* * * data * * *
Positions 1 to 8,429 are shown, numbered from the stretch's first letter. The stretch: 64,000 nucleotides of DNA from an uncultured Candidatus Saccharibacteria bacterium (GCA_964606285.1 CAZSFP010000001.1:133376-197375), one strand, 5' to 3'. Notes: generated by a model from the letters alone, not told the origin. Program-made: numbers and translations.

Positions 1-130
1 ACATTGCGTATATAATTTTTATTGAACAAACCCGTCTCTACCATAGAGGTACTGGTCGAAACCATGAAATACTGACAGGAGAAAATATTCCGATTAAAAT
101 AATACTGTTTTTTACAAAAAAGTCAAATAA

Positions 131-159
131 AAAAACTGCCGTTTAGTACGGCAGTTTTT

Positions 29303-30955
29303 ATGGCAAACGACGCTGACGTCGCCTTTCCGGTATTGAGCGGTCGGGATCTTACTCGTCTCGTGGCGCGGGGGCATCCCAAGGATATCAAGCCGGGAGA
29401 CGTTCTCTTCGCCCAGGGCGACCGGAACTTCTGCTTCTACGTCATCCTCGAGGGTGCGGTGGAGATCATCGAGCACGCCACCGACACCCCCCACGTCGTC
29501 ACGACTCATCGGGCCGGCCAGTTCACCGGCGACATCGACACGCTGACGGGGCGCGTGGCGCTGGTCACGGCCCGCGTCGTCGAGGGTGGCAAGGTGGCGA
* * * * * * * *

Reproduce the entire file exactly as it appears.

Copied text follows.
Positions 1 to 8,429 are shown, numbered from the stretch's first letter. The stretch: 64,000 nucleotides of DNA from an uncultured Candidatus Saccharibacteria bacterium (GCA_964606285.1 CAZSFP010000001.1:133376-197375), one strand, 5' to 3'. Notes: generated by a model from the letters alone, not told the origin. Program-made: numbers and translations.

Positions 1-130
1 ACATTGCGTATATAATTTTTATTGAACAAACCCGTCTCTACCATAGAGGTACTGGTCGAAACCATGAAATACTGACAGGAGAAAATATTCCGATTAAAAT
101 AATACTGTTTTTTACAAAAAAGTCAAATAA

Positions 131-159
131 AAAAACTGCCGTTTAGTACGGCAGTTTTT

Positions 29303-30955
29303 ATGGCAAACGACGCTGACGTCGCCTTTCCGGTATTGAGCGGTCGGGATCTTACTCGTCTCGTGGCGCGGGGGCATCCCAAGGATATCAAGCCGGGAGA
29401 CGTTCTCTTCGCCCAGGGCGACCGGAACTTCTGCTTCTACGTCATCCTCGAGGGTGCGGTGGAGATCATCGAGCACGCCACCGACACCCCCCACGTCGTC
29501 ACGACTCATCGGGCCGGCCAGTTCACCGGCGACATCGACACGCTGACGGGGCGCGTGGCGCTGGTCACGGCCCGCGTCGTCGAGGGTGGCAAGGTGGCGA